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Discussion Starter · #1 ·
Ok guys lets hear some of your shop stories. Funny, not so funny, bad, and great. Things that went wrong and ended up ok. Things that went wrong and stayed wrong. Big mess ups. Tricks on other shopmates ( I know that's not a good thing to do but we all have them) any shop stories you have. Lets ear them!
 

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Discussion Starter · #2 ·
Ill start. First day we were in the shop last year someone was on the table saw never used one before and decided not to use the fence. Kicked that board like a mule. Another one is the kid who tried to free hand on a lathe. U can guess how that ended. Your turn!
 

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jjboozel said:
Ill start. First day we were in the shop last year someone was on the table saw never used one before and decided not to use the fence. Kicked that board like a mule. Another one is the kid who tried to free hand on a lathe. U can guess how that ended. Your turn!
Is there a teacher assigned to your class?
Tom
 

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Discussion Starter · #4 ·
TomC said:
Is there a teacher assigned to your class?
Tom
Yes there is and he is an amazing teacher. He can't watch everyone though. Some people are just stupid.
 

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jjboozel said:
Yes there is and he is an amazing teacher. He can't watch everyone though. Some people are just stupid.
Well there is something wrong when he lets a student use a TS without being there when the student has never used a TS. if he didn't use the fence and got a serious kickback then he had not been instructed on the use of a table saw or table saw safety.
Tom
 

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Discussion Starter · #6 ·
TomC said:
Well there is something wrong when he lets a student use a TS without being there when the student has never used a TS. if he didn't use the fence and got a serious kickback then he had not been instructed on the use of a table saw or table saw safety.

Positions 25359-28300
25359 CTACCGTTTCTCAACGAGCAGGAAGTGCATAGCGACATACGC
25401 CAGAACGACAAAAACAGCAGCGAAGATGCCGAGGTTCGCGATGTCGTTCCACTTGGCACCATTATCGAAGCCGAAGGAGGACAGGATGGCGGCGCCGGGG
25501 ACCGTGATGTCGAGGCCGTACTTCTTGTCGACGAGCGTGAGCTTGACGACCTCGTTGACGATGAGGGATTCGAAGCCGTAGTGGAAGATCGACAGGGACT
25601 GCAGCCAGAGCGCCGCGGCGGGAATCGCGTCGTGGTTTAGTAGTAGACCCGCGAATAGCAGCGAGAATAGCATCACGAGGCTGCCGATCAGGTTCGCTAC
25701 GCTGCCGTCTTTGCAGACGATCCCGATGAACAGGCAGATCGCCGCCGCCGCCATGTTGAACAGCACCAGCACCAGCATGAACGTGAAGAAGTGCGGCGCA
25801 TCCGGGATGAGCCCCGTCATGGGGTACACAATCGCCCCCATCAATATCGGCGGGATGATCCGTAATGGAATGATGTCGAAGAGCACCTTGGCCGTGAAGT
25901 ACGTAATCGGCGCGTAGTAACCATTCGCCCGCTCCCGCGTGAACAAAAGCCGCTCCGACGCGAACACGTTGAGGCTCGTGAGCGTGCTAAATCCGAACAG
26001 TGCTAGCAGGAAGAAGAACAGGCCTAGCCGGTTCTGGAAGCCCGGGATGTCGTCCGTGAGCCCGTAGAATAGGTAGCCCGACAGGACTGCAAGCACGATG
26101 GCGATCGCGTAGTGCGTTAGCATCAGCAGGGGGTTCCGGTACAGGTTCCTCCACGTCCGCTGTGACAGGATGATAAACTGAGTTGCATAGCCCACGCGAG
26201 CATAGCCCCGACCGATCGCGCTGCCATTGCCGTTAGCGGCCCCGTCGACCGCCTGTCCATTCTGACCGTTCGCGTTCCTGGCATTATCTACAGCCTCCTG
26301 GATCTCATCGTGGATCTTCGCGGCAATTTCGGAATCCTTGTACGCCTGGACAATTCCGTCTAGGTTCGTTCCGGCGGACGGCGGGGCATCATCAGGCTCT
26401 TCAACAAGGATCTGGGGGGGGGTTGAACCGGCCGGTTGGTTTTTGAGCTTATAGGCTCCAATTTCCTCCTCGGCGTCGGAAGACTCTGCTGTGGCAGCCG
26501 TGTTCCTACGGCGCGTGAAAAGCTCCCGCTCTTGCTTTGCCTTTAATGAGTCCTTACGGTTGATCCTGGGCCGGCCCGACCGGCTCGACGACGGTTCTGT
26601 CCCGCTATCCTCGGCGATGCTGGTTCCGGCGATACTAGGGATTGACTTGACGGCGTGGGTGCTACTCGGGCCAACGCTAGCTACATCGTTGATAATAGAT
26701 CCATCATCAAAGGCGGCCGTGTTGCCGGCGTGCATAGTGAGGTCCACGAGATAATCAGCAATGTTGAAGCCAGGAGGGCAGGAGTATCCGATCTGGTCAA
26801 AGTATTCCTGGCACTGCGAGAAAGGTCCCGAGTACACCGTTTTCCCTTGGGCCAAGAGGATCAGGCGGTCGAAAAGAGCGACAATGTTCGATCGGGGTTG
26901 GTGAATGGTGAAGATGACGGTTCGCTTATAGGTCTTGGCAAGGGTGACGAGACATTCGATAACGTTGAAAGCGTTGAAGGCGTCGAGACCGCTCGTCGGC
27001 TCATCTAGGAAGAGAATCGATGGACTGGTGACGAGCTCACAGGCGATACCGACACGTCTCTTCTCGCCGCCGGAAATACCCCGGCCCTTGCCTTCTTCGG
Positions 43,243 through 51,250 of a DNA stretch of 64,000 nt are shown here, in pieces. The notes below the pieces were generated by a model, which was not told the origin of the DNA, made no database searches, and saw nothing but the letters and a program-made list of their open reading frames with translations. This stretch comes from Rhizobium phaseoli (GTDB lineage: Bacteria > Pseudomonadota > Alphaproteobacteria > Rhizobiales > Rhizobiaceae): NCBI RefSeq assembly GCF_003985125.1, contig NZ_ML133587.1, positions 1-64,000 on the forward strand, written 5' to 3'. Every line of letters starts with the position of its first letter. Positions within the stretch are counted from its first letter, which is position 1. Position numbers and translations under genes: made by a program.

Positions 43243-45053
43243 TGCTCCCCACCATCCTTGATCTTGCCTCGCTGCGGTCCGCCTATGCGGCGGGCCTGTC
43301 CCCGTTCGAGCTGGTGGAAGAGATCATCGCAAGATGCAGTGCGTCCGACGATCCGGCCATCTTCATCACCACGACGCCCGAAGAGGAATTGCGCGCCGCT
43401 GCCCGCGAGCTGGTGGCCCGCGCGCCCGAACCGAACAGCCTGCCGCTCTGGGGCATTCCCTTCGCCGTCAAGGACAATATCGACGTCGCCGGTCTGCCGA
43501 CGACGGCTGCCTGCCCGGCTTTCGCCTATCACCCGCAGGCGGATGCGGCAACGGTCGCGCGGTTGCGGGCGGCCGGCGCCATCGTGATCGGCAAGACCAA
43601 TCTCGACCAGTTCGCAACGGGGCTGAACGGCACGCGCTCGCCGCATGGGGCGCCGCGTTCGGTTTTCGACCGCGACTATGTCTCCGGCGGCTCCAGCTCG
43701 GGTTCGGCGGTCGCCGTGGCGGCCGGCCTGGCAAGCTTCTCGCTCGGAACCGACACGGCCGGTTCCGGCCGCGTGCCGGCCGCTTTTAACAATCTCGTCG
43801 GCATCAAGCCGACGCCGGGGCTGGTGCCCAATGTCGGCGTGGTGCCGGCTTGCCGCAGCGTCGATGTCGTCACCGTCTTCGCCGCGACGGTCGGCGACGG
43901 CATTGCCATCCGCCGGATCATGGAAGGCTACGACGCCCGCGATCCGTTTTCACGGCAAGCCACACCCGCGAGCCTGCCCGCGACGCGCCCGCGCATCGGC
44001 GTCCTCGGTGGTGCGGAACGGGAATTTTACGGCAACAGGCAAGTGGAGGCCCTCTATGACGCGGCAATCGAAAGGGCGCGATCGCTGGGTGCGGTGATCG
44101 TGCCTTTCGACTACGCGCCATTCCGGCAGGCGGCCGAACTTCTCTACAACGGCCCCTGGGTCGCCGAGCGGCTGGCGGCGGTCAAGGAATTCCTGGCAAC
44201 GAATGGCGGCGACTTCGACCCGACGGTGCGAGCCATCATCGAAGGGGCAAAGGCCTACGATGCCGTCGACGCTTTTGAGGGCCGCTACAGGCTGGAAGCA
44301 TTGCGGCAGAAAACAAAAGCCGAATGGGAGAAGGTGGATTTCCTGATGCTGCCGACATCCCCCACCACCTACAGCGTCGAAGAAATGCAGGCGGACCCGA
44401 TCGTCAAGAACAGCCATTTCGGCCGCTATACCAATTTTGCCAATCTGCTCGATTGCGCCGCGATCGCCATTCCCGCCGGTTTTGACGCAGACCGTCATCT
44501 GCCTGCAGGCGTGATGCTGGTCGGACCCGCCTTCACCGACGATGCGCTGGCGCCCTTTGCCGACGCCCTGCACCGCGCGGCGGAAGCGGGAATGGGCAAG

Tom
We were given multiple tests on all the equipment in the shop. We were not supposed to be using the TS at the time of the incident. Some people are just stupid. It's that plain and simple. The teacher was going over how to S4S a board. And the kid moved on to the TS and cut before he was told to. It was by no means the teachers fault.
 

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Discussion Starter · #7 ·
TomC said:
Well there is something wrong when he lets a student use a TS without being there when the student has never used a TS. if he didn't use the fence and got a serious kickback then he had not been instructed on the use of a table saw or table saw safety.
Tom
This is ment to be a fun thread with some shop stories not an argument on my instructor. If you have any more questions or concerns you can PM me but I would like to hear others stories and not have them think this is going to turn into a fight.
 

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Well...............I cut a board and it was too short..............so I cut the other end....................:blink::laughing:
 

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Discussion Starter · #9 ·
Roger Newby said:
Well...............I cut a board and it was too short..............so I cut the other end....................:blink:
Lol that's a good one!!!!!! Hahahaha u guys know what I meen. Cool funny stories throw some mess ups in there ( put a hole in a project) finishing a project and something bad happend you guys know what I'm talking about.
 

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jjboozel said:
This is ment to be a fun thread with some shop stories not an argument on my instructor. If you have any more questions or concerns you can PM me but I would like to hear others stories and not have them think this is going to turn into a fight.
I just don't find anything funny about your story or the way your shop operates. I took shop in high school over 50 years ago. About 10 years ago I took a wood working class thru a community college. It was all adults. We did not operate the table saw without the instructor there until he was sure we knew how. I agree enough has been said but let tell some funny stories.
Tom
 

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In grade school shop class (a very long time ago), I was using a drill press to cut the handle hole in a tack hammer head. My assigned partner was holding the (very heavy) drill press vice, but lost control. It began to spin like mad on the table. Naturally, when something goes wrong in a drilling operation, one should raise the bit - or so it seemed. Drill press vice went flying into the midsection of a passing friend, who folded as though upon a dotted line.
 

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Discussion Starter · #12 ·
daveinjersey said:
In grade school shop class (a very long time ago), I was using a drill press to cut the handle hole in a tack hammer head. My assigned partner was holding the (very heavy) drill press vice, but lost control. It began to spin like mad on the table. Naturally, when something goes wrong in a drilling operation, one should raise the bit - or so it seemed. Drill press vice went flying into the midsection of a passing friend, who folded as though upon a dotted line.
Wow! Sounds like a complete cluster $&@¥ lol I can imagine that kid just dropping. Everyone was alright correct?